Howard County General Hospital is to announce soon the biggest building project in the hospital's 27-year history, a $20 million addition that will triple the capacity of its emergency department.
The three-story, 65,927-square-foot addition is intended to improve services in an emergency room that one hospital official described as "bursting at the seams."
The $20 million price tag, listed on a Howard County building permit application filed last week, is an estimate of construction costs. It does not include the cost of outfitting the addition with beds and equipment.
Officials at the 233-bed hospital declined to provide further details, such as a timetable for construction. They said they are waiting to make a formal announcement.
But speaking generally about the expansion, officials said it would not have been possible if the hospital had not merged two years ago with Johns Hopkins Medicine, which will also begin supervising the Columbia hospital's emergency department.
"This is the biggest initiative in the hospital's history, certainly from a dollars-and-cents standpoint," said Victor A. Broccolino, president and chief executive officer of Howard County General.
The expansion is part of the hospital's strategic plan, a $30 million to $50 million initiative to expand space and services. Howard County General could not have secured funding for its strategic plan if it hadn't merged with Hopkins, Broccolino said.
Burdened with debt and doubt about its future in a competitive industry, Howard County General sought a partner in the late 1990s. In March 1998, Johns Hopkins Medicine agreed to purchase the private, nonprofit hospital in a $142 million deal that included the assumption of $57 million of Howard County General's debt.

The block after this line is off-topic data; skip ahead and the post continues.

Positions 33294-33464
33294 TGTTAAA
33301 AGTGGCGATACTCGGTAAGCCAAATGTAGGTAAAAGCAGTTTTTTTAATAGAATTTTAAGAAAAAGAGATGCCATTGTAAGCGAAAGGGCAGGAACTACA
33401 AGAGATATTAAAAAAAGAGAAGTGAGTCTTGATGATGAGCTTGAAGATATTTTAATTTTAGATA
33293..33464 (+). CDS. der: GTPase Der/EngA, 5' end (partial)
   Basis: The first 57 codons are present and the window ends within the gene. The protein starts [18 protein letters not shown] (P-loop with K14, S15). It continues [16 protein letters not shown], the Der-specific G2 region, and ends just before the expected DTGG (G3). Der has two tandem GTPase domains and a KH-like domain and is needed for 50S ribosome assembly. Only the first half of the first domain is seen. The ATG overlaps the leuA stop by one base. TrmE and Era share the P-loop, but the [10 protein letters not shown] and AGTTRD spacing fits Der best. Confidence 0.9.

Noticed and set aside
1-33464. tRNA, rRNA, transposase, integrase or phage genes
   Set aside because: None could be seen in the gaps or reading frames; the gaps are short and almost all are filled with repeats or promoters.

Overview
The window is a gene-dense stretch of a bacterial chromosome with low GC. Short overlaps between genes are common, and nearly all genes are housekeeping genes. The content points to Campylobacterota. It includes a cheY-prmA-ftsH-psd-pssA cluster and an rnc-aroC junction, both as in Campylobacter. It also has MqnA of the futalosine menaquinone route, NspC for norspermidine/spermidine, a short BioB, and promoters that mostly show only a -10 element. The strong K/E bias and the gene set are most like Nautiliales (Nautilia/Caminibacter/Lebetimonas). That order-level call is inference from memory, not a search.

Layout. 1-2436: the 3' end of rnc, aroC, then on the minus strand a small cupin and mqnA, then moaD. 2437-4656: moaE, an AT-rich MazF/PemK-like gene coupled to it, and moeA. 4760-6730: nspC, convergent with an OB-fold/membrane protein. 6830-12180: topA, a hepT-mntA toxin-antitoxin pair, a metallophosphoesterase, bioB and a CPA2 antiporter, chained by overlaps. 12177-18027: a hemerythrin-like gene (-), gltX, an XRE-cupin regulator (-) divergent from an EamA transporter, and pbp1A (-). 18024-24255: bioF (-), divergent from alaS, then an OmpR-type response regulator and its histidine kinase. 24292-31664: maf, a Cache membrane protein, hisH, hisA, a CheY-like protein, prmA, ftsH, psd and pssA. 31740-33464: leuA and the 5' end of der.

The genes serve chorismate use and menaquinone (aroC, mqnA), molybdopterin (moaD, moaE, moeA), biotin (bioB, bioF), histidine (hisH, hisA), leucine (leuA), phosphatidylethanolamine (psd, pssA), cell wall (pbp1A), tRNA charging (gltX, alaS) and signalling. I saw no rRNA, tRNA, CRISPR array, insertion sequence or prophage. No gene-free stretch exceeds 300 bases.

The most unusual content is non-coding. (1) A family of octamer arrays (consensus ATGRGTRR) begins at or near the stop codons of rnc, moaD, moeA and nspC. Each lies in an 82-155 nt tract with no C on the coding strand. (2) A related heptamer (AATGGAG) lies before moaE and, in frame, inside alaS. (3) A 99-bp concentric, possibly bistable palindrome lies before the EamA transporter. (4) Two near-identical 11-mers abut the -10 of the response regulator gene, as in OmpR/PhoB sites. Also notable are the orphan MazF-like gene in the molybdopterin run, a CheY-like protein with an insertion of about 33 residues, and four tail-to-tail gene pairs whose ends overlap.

"One of the things that we realized very early on was the fact that the hospital, which was built starting about 25 years ago, really had begun to exhibit some real growth pains," Ronald R. Peterson, president of Johns Hopkins Health System and Johns Hopkins Hospital, said in an interview last week.
"One particular symptom of that was the fact that the emergency room was really bursting at the seams," he said.
The hospital plans "a very significant redesign and expansion of the emergency department, both in a physical sense and in leadership and programmatic sense," Peterson said.
As part of that plan, Peterson said, Howard County General's emergency room will be placed under the supervision of Dr. Gabor Kelen, chief of emergency medicine at Johns Hopkins.
The Howard County Department of Planning and Zoning approved Howard County General's expansion plan in April.
A building permit application filed last week does not indicate when the hospital plans to break ground.
The plan review division of the Howard County Department of Inspections, Licenses and Permits is expected to act on the permit - the final hurdle before construction can begin - in about a month, county staff members said.
An expanded emergency room is one of many improvements that Howard County General officials attribute to the merger with Hopkins.
With help from its partner, Howard County General has upgraded its neonatal intensive care unit. It has also added or enhanced infertility, pediatric cardiology and home-care services, among others.
The merger has also meant greater economies of scale for Howard County General because supplies and services are purchased through Hopkins, officials said. None of Howard County General's 1,200 employees lost their jobs in the deal.
"In this day and age, when not all hospital mergers and acquisitions have gone well, this is one where it's fair to say both parties are very pleased two years into it," Peterson said.